LEXINGTON, Ohio (WCMH) — Racing season at Mid Ohio officially kicks off this weekend with the IMSA Sportscar Series. Michael Johnson will be one of those drivers trying to take the checkered Saturday.

But before he made his way to Lexington, Johnson stopped by Nationwide Children’s Hospital on Thursday to talk about his journey as a paralyzed driver.

He was injured in a motorcycle crash at 12 years old and was paralyzed from the mid chest down, but he never let it stop him from racing. He was the first and only paralyzed driver licensed by IndyCar before making the switch to sportscar racing in 2016.

“The biggest message I can give out is to always keep pushing and never give up,” Johnson said.

From go carts, to IndyCar, to sports car racing, Johnson has always kept pushing.

“If you tell yourself that you can do it, that gives you just that extra push to keep going and that will inspire other people as well,” he said.

The 29 year old has inspired kids like Michael Fenster, a former OHSAA state champion in track.

“What my goal would be is it’s not even a ‘Oh you have a adaptive program? It’s like oh you don’t?,'” Fenster said. “Growing up you’re just like ‘I’m going to go to do track’ and everyone’s like ‘OK. Go for it.'”

The New Albany grad is just one of many kids who have benefitted from the help of Dr. Jonathan Napolitano.

“We found a gap that needed filled and jumped right in,” Dr. Napolitano said.

In 2018, Dr. Napolitano helped nationwide Children’s Hospital launch the first and only adaptive sports medicine program in the U.S.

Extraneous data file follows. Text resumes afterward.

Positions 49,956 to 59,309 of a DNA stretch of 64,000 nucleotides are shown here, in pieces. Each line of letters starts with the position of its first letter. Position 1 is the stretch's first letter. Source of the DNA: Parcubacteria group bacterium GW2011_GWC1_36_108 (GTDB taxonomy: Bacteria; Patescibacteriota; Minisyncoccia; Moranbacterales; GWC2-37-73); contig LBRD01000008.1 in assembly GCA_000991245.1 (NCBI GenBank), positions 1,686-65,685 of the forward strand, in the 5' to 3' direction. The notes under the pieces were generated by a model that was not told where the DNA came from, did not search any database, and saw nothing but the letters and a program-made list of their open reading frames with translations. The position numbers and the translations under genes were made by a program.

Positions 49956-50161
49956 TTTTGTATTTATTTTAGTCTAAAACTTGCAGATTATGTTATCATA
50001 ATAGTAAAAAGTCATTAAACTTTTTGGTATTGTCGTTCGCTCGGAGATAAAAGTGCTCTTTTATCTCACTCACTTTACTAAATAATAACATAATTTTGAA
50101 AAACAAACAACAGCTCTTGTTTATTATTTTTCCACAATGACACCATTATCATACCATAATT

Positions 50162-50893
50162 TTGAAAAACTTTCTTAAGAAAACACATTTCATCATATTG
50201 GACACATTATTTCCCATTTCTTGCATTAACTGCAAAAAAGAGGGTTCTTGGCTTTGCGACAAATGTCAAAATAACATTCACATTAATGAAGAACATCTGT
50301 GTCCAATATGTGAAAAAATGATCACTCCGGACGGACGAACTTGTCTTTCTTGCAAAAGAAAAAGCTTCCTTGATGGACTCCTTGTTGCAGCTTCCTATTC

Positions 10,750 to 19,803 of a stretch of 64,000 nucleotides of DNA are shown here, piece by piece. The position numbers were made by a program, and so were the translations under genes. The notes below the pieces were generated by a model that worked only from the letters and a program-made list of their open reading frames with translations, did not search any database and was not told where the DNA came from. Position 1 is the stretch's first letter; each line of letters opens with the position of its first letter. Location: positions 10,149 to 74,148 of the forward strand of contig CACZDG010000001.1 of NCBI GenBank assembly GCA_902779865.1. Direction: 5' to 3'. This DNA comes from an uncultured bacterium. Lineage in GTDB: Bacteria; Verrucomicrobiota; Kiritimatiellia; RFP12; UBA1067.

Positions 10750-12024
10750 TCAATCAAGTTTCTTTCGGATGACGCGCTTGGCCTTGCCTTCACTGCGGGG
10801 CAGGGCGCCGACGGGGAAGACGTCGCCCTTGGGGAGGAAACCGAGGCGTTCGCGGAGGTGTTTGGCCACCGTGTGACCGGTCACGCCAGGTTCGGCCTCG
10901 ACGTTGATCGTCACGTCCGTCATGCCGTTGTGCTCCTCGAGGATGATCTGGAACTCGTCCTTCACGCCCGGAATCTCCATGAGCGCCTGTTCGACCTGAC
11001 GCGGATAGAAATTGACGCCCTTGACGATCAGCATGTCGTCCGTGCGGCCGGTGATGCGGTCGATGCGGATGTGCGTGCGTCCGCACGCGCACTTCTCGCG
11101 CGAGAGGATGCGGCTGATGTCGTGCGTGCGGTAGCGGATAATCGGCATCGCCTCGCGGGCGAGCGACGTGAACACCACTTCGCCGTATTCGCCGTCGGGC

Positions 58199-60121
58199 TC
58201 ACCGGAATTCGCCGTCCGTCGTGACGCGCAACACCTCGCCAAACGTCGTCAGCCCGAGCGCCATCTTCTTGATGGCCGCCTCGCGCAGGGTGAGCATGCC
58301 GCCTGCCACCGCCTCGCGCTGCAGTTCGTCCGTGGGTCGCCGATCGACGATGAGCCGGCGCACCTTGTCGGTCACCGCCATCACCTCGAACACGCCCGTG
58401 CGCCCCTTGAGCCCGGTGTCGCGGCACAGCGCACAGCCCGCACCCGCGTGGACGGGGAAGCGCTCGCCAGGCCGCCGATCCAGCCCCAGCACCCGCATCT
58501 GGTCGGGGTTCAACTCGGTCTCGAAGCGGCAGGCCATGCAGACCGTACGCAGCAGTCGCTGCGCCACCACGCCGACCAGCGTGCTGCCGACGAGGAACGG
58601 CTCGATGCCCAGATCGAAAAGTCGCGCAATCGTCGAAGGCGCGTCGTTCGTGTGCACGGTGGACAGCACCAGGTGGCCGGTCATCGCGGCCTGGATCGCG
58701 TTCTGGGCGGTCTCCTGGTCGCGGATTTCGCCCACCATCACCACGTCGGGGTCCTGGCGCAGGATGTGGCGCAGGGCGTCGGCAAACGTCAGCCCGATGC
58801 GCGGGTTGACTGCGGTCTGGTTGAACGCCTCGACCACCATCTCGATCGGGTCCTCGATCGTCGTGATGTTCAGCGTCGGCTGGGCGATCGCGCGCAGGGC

“I think the fact that they view themselves as an athlete and we can support them as an athlete really makes the onus on the rest of us as a society to start viewing this population as athletes as they are,” he said.

Part of seeing them as athletes is creating the technology to make that possible, like the steering wheel in Johnson’s car that allows him to accelerate, brake and shift gears.

The hand control system is actually an advantage for him because of his background in motorcycle racing where he won 14 national titles by 12 years old. But there are pitfalls as well.

“I don’t have a lot of feeling for what the car is doing so if the car is sliding around or if the car is doing something it shouldn’t be doing, sometimes it takes me a little bit longer to understand that and recognize it,” Johnson said. “That’s always hard to set the car up so that it handles the way you want it to in the race.”

But adapting to his situation is what’s allowed Johnson to thrive.

“Showcasing what I can do and what I have overcome to someone that is maybe a freshly injured patient . . . shows them that I never gave up and they surely can keep going,” he said.